Medical Treatments for Acromegaly: A Systematic Review and Network Meta-Analysis
- Publication Type:
- Journal Article
- Value in Health, 2018, 21 (7), pp. 874 - 880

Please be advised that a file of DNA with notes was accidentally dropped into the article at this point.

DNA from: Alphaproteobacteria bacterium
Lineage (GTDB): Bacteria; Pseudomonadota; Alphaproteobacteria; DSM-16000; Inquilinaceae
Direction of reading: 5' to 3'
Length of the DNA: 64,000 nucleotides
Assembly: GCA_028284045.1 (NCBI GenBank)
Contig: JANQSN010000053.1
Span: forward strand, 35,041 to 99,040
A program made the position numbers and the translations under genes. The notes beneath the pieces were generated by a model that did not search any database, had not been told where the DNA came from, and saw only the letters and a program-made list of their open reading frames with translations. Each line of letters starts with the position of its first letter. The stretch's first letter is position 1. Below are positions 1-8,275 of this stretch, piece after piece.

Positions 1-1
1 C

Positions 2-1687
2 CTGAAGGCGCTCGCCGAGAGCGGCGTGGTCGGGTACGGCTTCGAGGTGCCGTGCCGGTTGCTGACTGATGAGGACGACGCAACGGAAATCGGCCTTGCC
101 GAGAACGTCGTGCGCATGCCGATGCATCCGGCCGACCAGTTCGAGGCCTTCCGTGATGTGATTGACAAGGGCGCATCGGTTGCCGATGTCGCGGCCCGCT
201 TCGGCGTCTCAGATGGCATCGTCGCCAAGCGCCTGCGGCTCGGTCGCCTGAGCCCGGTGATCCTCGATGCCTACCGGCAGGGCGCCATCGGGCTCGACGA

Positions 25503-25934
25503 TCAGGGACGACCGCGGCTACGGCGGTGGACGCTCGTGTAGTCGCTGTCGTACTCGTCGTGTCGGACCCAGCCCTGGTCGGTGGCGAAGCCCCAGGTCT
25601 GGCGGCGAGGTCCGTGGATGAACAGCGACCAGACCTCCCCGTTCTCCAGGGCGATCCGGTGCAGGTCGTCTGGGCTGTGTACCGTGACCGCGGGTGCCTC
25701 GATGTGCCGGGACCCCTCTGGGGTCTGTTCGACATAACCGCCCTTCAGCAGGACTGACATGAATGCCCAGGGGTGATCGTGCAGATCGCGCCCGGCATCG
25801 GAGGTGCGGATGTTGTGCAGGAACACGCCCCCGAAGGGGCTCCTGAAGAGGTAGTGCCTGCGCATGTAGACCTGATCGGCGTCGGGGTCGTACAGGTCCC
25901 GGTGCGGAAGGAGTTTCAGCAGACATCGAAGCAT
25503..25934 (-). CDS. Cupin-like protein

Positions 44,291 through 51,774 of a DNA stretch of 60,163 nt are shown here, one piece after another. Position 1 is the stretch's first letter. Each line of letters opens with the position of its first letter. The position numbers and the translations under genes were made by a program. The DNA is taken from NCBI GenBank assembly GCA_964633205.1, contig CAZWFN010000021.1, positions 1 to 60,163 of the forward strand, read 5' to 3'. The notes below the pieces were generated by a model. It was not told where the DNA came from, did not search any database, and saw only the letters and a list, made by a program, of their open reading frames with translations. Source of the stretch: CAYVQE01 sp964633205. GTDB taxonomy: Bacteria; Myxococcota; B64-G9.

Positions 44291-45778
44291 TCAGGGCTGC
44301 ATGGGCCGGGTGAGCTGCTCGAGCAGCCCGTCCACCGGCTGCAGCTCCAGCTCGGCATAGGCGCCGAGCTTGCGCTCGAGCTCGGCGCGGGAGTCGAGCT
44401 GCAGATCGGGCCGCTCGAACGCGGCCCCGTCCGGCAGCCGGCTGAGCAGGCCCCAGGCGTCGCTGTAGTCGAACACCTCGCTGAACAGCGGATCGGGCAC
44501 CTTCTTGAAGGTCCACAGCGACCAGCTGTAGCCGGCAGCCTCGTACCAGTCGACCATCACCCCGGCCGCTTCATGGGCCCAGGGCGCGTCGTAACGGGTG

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© 2018 International Society for Pharmacoeconomics and Outcomes Research (ISPOR) Background: Acromegaly results from the hypersecretion of growth hormone. Because of the low incidence rates of this disease worldwide, few clinical trials evaluating drug treatments have been conducted. Objectives: To conduct the first network meta-analysis simultaneously comparing all available drugs used in acromegaly treatment so as to provide more robust evidence in this field. Methods: A systematic review was performed according to Preferred Reporting Items for Systematic Reviews and Meta-Analyses and Cochrane Collaboration recommendations (PROSPERO database under the registration number CRD42017059880). The electronic searches were conducted in PubMed (MEDLINE), Scopus, and Web of Science databases. Randomized controlled trials comparing any drug for the treatment of acromegaly head-to-head or versus placebo were included. Outcomes concerning the efficacy and safety of treatments were evaluated. The statistical analyses were performed using Aggregate Data Drug Information System version 1.16.8 (drugis.org, Groningen, The Netherlands). Results: The initial search retrieved 2059 articles. Of these, 10 randomized controlled trials were included in a qualitative analysis and 7 in a quantitative analysis. The network meta-analysis for the efficacy outcome (number of patients achieving insulinlike growth factor 1 control) showed that pegvisomant and lanreotide autogel were statistically superior to placebo (odds ratio [95% credible interval] 0.06 [0.00–0.55] and 0.09 [0.01–0.88]). No further differences were found. The probability rank indicated that pegvisomant and pasireotide have the highest probabilities (33% and 34%, respectively) of being the best therapeutic options. No major side effects were noted. Conclusions: Pegvisomant is still a good option for acromegaly treatment, but pasireotide seems to be a promising alternative. Nevertheless, other important key factors such as drug costs and effectiveness (real-world results) should be taken into account when selecting acromegaly treatment.
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